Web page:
Date of Award


Degree Type


Degree Name

Bachelor of Music (Honours)


Western Australian Academy of Performing Arts (WAAPA)


Faculty of Education and Arts

First Advisor

Nicholas Abbey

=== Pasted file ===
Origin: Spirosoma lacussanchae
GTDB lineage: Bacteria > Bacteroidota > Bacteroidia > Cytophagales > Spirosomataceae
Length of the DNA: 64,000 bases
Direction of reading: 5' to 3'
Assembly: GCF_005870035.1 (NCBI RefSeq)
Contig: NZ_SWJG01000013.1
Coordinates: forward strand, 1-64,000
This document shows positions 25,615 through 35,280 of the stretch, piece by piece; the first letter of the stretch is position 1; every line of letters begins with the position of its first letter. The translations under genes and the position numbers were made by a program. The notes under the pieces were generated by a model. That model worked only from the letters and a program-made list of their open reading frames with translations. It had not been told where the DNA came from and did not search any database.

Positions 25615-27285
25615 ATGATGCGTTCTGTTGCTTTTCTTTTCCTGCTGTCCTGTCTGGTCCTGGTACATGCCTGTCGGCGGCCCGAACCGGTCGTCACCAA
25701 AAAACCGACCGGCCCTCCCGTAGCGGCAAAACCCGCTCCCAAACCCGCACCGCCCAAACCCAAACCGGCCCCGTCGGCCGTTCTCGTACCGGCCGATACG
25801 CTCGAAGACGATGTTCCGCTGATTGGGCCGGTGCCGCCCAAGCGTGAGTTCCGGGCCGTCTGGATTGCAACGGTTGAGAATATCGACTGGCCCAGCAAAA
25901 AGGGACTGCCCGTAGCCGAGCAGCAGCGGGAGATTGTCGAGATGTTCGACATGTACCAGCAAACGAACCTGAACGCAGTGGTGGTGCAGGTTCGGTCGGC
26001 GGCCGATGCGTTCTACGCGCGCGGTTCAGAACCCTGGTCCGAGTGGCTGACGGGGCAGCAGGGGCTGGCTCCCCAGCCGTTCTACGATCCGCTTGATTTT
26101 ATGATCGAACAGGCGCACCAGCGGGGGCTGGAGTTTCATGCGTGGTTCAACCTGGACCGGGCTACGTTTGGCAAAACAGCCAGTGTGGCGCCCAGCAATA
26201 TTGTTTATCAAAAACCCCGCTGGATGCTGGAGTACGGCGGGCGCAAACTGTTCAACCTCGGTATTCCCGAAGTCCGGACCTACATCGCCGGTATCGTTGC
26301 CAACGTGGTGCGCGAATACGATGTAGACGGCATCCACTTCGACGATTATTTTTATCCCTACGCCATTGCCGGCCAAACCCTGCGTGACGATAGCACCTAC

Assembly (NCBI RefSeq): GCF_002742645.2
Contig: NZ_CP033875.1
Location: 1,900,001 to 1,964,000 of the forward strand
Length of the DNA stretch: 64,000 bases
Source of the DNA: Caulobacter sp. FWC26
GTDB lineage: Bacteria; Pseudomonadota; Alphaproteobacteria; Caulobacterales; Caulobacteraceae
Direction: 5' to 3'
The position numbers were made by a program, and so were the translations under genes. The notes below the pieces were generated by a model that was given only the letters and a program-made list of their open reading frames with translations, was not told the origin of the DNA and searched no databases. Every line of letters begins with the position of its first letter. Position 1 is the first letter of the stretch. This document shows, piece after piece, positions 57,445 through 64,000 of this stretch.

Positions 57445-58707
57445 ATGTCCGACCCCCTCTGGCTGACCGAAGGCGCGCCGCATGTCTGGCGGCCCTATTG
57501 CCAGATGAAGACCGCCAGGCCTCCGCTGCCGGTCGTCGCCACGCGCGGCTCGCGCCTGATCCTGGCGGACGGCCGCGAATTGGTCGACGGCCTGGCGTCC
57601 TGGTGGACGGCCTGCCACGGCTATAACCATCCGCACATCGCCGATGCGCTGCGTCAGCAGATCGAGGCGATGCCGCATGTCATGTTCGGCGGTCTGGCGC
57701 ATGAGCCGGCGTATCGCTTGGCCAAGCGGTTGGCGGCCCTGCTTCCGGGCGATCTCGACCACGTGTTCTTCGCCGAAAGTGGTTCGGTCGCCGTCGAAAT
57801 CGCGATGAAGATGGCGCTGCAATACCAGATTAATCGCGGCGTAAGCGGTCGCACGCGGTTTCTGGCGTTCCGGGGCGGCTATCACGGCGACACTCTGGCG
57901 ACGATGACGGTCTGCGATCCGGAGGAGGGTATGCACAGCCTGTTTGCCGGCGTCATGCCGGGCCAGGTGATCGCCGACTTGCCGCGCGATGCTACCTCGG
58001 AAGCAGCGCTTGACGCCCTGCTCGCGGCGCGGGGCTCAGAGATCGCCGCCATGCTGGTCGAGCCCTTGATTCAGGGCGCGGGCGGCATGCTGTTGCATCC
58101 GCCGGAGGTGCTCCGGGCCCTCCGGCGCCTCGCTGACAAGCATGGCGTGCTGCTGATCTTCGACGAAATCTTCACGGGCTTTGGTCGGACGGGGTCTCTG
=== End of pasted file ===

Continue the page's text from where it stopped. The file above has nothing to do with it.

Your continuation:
This dissertation examines the improvisational style of notable jazz pianist Eric Reed, focusing on select performances from the album The Adventurous Monk. As is common for contemporary artists, Reed has not yet been the focus of academic study, despite the fact that his vast experience – particularly with jazz luminaries such as Wynton Marsalis – warranted such investigation. The endeavour of this research was to discuss the observable influence of Thelonious Monk on Reed’s improvisational style through musical transcription and comparative analysis of the two pianists’ solos on the Monk compositions ‘Work’ and ‘Nutty’. Complete Monk transcriptions were initially analysed for idiosyncratic devices and cross-referenced with existing literature to build an inventory of techniques to compare with Reed’s approach. Through this investigation, evidence of probable influence from Monk’s performance practices was observed in Reed’s use of melodic components, motivic development, large melodic intervals, and pianistic figurations. The two performers’ uses of asymmetric phrasing and complex rhythmic figures also demonstrated some notable similarities, though Reed’s approach incorporated modern ideas, including polyrhythmic figures and odd-meter phrasing. Whilst there were some similarities in the two players’ use of arpeggios, approach notes, surrounding techniques, and chromatic material, these devices are inherently more generic in the broader context of jazz improvisation, and a more in-depth study would be required to more definitively link their approaches. As a by-product of the analysis of Reed’s performances, additional devices demonstrating contemporary or alternative influences were noted. Reed’s use of an odd-meter arrangement in his performance on ‘Nutty’ is a common modern performance practice, and his montuno-based syncopation and double-handed melodic approach may have drawn influence from Afro-Caribbean music and alternative bebop pianists, respectively.